Oddly, the hope of the PAM might have been the ignorance of investors, rather than their intelligence. Policy market day-traders who don't speak Arabic or have access to classified information wouldn't necessarily make worse bets than the professionals who spend their days sifting through Al Hayat and humintel reports.  This is a seeming paradox called the "dumb agent" theory. Walk up to a traveler waiting in an airport, ask how many minutes late the plane will take off, and you're likely to get a wrong, uninformed answer. Ask 75 more of your fellow passengers the same question, and you'll get 75 more similarly wrong, uninformed answers. But throw them all together and take the mean, and you're likely to get something pretty close to the right answer.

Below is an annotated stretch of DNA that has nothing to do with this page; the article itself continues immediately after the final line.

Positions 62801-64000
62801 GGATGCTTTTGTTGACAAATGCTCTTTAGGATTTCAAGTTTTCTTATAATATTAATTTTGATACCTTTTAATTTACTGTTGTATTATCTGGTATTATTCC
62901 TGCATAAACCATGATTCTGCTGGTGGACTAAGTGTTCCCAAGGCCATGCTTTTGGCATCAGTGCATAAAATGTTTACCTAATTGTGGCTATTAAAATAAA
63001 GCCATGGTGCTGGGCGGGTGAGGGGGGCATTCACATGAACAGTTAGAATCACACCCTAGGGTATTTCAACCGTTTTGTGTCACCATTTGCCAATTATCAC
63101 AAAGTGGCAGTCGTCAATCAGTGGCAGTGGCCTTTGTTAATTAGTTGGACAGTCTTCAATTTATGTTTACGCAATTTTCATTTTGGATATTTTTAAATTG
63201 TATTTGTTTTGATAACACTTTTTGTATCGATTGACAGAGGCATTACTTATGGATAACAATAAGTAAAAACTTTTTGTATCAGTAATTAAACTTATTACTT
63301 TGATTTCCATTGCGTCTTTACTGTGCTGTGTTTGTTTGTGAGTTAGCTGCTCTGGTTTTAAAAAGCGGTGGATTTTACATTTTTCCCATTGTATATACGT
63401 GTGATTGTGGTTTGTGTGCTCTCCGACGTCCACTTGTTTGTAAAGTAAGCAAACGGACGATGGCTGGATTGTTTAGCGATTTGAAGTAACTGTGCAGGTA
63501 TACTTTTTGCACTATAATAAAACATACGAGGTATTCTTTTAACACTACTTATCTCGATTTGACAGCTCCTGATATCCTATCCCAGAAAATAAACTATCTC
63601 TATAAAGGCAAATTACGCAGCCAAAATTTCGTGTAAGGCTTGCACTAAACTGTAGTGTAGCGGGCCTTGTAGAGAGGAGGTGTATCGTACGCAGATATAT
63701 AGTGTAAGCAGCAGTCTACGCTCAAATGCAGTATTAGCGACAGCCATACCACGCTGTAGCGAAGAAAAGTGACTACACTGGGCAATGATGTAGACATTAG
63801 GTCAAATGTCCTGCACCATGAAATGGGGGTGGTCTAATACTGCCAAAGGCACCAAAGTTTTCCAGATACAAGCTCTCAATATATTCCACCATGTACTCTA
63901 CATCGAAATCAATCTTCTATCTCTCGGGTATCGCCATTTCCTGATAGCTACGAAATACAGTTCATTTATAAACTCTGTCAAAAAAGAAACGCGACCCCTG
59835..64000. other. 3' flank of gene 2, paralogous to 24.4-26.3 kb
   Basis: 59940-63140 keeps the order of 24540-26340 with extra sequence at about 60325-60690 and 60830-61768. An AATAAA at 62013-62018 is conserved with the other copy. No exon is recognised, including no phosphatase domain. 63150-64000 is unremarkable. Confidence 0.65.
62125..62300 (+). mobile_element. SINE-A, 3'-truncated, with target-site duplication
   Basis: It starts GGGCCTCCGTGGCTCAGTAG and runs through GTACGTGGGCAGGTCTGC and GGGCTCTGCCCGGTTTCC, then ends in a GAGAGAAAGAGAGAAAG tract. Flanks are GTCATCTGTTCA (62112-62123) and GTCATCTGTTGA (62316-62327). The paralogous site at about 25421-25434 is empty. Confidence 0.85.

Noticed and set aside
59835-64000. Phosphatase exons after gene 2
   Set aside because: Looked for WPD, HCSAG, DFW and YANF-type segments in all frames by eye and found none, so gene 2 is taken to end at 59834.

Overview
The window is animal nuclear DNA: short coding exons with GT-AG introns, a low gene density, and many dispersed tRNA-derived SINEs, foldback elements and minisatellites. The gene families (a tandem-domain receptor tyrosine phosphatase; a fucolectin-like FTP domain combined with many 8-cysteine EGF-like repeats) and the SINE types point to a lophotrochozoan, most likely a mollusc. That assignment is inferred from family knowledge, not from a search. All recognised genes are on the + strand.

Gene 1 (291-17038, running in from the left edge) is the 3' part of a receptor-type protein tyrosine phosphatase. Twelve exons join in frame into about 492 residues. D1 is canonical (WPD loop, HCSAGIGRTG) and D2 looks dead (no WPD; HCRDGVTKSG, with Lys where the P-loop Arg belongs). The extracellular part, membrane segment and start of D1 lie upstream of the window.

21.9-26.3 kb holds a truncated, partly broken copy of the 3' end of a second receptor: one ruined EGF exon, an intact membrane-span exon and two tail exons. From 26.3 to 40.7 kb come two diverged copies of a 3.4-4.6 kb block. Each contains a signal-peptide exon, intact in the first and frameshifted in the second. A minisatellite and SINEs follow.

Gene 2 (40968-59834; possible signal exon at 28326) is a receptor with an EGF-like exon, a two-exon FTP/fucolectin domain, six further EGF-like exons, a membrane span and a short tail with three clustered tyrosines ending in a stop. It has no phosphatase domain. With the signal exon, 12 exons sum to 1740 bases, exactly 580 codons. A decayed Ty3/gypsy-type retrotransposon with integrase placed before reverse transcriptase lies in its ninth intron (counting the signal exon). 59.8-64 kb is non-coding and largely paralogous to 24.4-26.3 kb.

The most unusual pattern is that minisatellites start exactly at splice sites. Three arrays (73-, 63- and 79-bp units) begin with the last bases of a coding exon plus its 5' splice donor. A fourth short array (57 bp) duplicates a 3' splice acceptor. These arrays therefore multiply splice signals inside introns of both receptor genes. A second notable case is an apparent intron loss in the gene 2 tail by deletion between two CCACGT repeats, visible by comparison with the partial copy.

Well, this may be true.   But I remain skeptical.

And I am troubled by the blind faith in the marketplace as always making everything work out for the best.  I have quoted John Maynard Keynes here before: "Capitalism is the extraordinary belief that the nastiest of men, for the nastiest of reasons, will somehow work for the benefit of us all."   This DARPA futures market idea works on that principle.

Well, I am also troubled by the administration's reliance on religious faith.  Could it be that the United States actually is the nation chosen by God to liberate the world and make everyone be what they should be, or, if they dont agree to be that, kill them, their children and the children's children, in God's name, as a just act merely making things in this world the way things should be? 
I think not.  But I could be wrong.  And if so, I'm in real trouble.


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3 August 2003